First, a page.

Wherein I take up David Slack's search for the soul of John Key. I can tell you that the new National leader and I attended Christchurch's Burnside High School together. I gather that we both met our soulmates in that time. But do I remember him? No.
For most of his time at Burnside, John P. Key seems to have kept his head down. That wasn't unusual. At the time, Burnside was an experiment - the largest secondary school in the country - and plenty of kids just did their time and moved on.
Key was in the same junior division as me, West, but a year ahead. Having fetched and scrutinised the yearbooks, I can tell you that in his fifth form year, he moved from a "P" class to the more academic "L" stream. But otherwise, he features nowhere in the record of school life: no prefecture, public speaking or school council; no fencing club, tramping club or sports teams; no aeromodelling, coin club or Inter-School Christian Fellowship. (Update: On closer inspection, I've found him: 1977 debating team! He did quite well too, and was awarded a flash for his "devoted contribution to the club". The group picture depicts a little chap with a cherubic face and the smile that some people perceive now as overly smug.)
But I caution that my account is incomplete: the yearbook for 1979 is missing, and that appears to have been John Key's year. The 1980 book records that the previous year, John Key was one of 21 students to receive the PTA Prize for Seventh Form Academic Work, and achieved a "B" Bursary. And - here we go - that he shared the senior prize in Economics with Paul J. Commons.
Commons (I'm assuming it's the same one) went on to do well for himself in the cement business. Key, of course, went into banking and became very rich before entering politics, and stands a decent chance of one day being Prime Minister.
There are a thousand other stories in the yearbooks. A few of us - Bevan Rapson, Mike Jaspers and I - went into media careers. Deb Stanaway, who I remember as part of a sort of 90210 in-crowd, duly got married - then threw away the form book and came out as a lesbian, became a well-known radio announcer and now teaches radio. Some others are senior civil servants. One guy was offed in a gangland drug hit. My favourite teacher, Dave Nicholson, was jailed twice for grooming and abusing teenage boys. Anton Jenner, who I long thought would be killed by rock 'n' roll, cleaned up, got an honours degree and now lectures in sociology at Canterbury. Last I heard from Penny Feltham, she was the Manchester Popular Music Industry collector at the city's Museum of Science and Industry. Jan Arnold survived the very public tragedy of losing her husband, Rob Hall; and her fiercely clever brother Peter (who dropped out of university for a job fixing arcade game machines) now designs servers in California. My first serious girlfriend, Nicole King, died tragically in a tenement fire in Paris and is at rest at Pere Lachaise, along with Jim Morrison and Oscar Wilde.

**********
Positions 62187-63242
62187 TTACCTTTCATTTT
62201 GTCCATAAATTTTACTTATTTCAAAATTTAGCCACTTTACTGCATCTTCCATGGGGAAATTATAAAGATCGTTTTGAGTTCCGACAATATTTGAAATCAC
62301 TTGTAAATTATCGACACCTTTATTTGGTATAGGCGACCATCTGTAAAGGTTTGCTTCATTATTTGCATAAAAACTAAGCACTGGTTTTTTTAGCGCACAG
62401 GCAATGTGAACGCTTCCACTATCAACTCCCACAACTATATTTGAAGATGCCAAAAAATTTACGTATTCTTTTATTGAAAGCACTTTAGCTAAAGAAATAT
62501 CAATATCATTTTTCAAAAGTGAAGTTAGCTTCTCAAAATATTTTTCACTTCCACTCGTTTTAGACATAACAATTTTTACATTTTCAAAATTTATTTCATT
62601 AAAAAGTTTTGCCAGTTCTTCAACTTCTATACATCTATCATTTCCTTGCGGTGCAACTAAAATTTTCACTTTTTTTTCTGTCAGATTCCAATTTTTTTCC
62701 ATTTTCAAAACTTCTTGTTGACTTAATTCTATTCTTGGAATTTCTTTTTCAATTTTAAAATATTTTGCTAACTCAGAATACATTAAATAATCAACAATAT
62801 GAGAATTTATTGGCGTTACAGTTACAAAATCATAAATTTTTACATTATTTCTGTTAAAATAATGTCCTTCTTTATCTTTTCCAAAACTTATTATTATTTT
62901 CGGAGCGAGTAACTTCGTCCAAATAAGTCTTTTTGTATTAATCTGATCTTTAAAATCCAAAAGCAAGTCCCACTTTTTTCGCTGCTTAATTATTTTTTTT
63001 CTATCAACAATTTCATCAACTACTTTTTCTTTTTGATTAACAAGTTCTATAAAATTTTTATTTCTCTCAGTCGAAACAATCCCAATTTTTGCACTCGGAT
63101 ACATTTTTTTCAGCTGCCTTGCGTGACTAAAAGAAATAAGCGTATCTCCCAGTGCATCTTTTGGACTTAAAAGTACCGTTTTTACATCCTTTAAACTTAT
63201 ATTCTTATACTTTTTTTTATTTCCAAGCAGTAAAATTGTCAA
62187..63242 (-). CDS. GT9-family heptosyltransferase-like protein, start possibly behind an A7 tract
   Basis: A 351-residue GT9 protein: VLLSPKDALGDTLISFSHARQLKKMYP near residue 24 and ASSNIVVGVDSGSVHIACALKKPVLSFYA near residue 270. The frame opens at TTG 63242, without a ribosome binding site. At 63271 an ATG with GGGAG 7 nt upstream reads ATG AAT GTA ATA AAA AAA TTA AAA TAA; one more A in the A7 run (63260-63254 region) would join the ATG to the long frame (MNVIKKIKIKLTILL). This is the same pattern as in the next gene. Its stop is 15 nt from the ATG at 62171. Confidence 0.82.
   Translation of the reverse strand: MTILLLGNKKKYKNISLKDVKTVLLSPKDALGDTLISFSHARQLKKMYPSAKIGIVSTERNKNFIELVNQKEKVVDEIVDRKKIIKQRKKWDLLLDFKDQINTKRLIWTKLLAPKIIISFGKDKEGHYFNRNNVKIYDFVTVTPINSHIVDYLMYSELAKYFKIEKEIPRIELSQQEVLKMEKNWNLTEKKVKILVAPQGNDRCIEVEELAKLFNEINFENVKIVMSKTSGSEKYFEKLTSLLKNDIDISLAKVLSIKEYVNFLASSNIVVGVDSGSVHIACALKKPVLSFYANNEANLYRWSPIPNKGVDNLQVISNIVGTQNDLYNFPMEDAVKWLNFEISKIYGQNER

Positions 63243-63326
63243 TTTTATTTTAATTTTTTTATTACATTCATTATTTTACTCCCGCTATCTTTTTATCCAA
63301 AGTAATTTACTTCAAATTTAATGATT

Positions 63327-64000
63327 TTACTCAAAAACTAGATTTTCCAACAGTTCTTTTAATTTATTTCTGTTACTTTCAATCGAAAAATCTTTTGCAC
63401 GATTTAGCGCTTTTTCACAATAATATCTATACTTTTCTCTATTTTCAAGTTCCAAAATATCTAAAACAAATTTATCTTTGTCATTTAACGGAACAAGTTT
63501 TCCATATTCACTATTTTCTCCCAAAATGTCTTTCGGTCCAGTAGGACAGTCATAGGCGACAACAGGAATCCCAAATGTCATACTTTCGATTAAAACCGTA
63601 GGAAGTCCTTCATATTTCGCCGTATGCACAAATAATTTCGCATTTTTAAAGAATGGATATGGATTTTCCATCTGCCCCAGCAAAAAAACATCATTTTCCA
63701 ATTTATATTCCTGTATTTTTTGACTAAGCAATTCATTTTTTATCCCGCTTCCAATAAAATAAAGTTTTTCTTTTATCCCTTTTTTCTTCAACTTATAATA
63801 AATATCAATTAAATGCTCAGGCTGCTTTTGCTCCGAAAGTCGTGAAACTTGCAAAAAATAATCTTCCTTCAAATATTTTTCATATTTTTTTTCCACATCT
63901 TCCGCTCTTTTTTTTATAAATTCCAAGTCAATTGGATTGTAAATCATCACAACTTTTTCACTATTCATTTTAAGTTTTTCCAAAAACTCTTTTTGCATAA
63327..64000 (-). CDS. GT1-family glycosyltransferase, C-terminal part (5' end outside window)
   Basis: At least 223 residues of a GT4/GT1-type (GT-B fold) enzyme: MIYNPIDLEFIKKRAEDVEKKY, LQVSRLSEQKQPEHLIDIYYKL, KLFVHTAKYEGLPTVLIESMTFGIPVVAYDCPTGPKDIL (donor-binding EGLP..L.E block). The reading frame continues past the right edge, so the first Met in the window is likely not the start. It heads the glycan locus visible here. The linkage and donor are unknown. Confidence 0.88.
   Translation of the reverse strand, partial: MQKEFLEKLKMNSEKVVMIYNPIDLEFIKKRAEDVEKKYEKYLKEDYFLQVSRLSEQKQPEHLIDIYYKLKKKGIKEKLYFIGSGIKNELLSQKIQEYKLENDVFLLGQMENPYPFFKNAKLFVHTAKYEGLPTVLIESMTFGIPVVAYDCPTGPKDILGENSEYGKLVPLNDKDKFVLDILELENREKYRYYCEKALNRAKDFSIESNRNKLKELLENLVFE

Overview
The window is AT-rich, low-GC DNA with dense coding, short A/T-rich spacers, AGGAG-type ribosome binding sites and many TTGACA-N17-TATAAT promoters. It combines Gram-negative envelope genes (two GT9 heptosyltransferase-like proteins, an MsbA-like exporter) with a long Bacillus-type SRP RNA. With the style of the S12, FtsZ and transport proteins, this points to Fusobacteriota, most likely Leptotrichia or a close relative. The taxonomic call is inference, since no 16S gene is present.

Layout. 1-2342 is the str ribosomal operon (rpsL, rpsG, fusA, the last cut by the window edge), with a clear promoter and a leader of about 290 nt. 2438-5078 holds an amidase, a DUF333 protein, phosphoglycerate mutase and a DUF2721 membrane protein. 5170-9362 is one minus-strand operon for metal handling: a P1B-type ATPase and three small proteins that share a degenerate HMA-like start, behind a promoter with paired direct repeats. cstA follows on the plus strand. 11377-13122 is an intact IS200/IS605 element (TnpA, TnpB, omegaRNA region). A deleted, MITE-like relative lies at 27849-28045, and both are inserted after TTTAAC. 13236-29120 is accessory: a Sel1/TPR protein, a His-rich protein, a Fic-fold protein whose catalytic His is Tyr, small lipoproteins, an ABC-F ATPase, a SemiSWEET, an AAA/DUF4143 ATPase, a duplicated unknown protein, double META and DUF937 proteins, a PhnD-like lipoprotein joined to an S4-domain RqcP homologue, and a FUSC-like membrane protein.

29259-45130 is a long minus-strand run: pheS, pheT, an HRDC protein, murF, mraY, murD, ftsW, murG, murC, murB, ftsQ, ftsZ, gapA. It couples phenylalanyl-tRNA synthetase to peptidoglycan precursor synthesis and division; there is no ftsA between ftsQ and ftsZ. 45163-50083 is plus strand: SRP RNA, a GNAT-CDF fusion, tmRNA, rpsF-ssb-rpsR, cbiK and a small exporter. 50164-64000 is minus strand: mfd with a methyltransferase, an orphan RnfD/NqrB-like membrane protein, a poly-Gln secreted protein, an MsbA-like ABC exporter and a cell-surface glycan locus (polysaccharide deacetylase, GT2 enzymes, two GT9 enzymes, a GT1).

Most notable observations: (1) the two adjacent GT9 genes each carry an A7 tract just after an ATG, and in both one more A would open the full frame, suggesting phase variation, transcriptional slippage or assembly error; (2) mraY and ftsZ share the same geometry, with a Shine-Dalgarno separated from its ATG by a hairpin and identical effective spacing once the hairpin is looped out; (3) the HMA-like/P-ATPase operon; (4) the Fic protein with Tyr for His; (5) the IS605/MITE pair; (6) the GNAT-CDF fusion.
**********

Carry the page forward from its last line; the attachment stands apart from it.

By way of conclusion, if there were few signs that John P. Key would ascend to political leadership, it was always on the cards that I would end up a media wanker. I was first in sixth form English the year he topped the Economics class (I think the 1979 book includes a poem which is actually about the first time I tried marijuana). And the next year I won English and Creative English, the fruits of the latter being reproduced in the 1980 yearbook in the form of an amusingly romantic poem with the inscrutable title 'Integration by Inspection' (First Prize, Senior Poetry). But the same book contains a shorter work I remember more clearly:
I've been brushing against people all day
Picking up hate like fluff
It's getting heavy now
Clearly, I was Emo before there was Emo …